The predicted grades system is not fair in the sense that social background appears to correlate with the accuracy of prediction. With the introduction of core & margin number controls, it is doubtful that HEIs will be as able to tolerate inaccuracy as they have been in the past. At least with AWR you can set your parameters and either stick to them or publicly adjust them.
UCAS research suggests that the later the application the deadline, the fairer the system is because it gives everyone the greatest possible chance to explore their options and reach as high a degree of intellectual maturity as possible. Some seem to be making haphazard applications only to subsequently discover on a campus visit that they no longer wish to study at the institution(s) they have applied to. To write this off as laziness on the part of applicants is facile when you consider the social and practical barriers that must be overcome for those least likely to enter higher education in the first place.
Some are voicing concern that the proposed system would actually have a detrimental impact on fair access by placing undue pressure on applicants to make quick decisions and HEIs to process applications faster. It is argued that grades would become the only selection criteria at the expense of the whole applicant – including any data that would set that applicant’s social and educational background in context.
Application with results, the Russell Group informs us, will not solve the real access problems of low attainment and bad information, advice and guidance.
Given that UCAS never claimed that application with results would solve the problem of fair access it is pure sophistry to attack the system on the grounds that it does not. But the Russell Group may have a point, in that if the application with results system is only a little bit more fair for a relatively small number of people, perhaps there is some justification in not wasting resources on implementing it.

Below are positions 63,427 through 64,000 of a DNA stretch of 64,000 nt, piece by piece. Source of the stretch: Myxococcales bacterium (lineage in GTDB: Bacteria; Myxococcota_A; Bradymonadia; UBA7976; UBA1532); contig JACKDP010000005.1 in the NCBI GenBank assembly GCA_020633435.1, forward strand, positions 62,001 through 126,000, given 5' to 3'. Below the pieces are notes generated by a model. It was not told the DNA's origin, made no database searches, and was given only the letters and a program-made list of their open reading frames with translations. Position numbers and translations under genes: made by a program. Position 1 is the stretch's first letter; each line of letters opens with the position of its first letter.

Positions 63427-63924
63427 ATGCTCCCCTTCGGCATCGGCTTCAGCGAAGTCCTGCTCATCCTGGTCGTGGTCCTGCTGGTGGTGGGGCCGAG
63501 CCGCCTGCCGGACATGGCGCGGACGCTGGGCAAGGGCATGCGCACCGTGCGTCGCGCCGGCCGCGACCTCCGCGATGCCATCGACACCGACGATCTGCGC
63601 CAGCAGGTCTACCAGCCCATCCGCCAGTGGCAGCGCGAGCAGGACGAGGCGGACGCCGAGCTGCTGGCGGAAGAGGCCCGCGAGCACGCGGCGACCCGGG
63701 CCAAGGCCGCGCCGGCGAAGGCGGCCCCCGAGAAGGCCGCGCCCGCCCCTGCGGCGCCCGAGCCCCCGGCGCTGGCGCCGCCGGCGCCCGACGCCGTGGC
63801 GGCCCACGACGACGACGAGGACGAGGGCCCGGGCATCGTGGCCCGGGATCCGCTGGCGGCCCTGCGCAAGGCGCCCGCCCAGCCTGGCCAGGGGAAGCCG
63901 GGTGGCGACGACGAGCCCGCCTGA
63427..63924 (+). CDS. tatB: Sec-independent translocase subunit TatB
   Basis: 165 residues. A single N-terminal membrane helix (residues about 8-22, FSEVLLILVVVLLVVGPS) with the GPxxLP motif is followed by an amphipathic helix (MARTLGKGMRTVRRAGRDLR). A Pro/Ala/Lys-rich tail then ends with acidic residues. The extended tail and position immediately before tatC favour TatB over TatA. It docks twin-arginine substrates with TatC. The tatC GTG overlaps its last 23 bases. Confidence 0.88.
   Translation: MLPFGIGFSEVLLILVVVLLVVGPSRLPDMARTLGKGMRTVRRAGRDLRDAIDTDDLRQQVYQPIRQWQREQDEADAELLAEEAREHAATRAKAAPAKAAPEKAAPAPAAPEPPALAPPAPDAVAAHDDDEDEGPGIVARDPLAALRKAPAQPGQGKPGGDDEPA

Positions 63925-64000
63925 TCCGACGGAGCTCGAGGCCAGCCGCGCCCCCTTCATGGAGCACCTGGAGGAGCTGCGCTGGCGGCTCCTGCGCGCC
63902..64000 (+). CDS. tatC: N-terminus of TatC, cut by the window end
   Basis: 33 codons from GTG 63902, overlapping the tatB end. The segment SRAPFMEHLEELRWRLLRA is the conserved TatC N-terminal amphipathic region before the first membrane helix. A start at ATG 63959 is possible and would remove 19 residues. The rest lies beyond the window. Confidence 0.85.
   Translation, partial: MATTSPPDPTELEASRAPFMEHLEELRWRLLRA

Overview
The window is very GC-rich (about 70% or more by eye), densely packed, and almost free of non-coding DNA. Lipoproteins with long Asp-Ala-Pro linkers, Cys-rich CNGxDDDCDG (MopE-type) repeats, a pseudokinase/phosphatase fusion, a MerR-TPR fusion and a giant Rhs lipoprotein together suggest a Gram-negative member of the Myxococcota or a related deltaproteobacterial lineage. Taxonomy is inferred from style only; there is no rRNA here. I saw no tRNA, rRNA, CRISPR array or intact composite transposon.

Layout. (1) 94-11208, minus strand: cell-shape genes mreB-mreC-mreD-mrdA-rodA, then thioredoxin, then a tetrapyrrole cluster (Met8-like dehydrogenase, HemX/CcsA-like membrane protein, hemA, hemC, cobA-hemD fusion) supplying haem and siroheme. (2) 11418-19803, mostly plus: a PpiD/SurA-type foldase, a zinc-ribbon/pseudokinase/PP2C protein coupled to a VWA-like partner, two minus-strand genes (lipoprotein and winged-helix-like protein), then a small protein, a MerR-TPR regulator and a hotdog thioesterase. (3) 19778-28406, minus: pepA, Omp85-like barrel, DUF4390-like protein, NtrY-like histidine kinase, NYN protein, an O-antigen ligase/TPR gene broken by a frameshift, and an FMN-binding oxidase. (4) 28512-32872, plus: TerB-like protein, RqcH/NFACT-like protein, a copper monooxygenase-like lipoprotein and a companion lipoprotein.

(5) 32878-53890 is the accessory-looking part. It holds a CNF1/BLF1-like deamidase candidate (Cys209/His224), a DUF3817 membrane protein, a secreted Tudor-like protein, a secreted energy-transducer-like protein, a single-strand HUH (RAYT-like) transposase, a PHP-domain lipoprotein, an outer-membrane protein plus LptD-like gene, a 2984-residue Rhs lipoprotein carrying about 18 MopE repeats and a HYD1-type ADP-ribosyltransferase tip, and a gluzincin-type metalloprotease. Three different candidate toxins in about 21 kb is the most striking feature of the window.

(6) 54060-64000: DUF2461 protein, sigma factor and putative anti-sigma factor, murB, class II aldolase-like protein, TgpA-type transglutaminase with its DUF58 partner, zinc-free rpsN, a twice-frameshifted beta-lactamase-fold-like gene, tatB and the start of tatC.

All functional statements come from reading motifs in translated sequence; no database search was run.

But there is one final counter-argument to make: we cannot possibly assess the impact of an application with results system in a vacuum. The very process of transition may focus minds on ensuring applicants have all the information they need to navigate the new system, transforming IAG in the process. New and exciting ways of delivering outreach and recording contextual data may emerge, or we might gain a transformative insight into how applicants make choices, lifting the lid on fair access. Or maybe it is just a massive hassle and the advantaged will continue to find a way to come out on top because this is just how it goes. I’d be quite interested to see what happens, but then I don’t work in an admissions office.
If fairness was the only issue, we would simply hold a national lottery for student places. Systems in themselves cannot deliver the kind of fairness that suits everyone and we should not expect them to. Fairness itself is therefore in danger of being a red herring in this debate. What really matters is how we assess options in good faith and with an open mind, because even if this is the closest we ever come to application with results, you never know what else might come out of the process.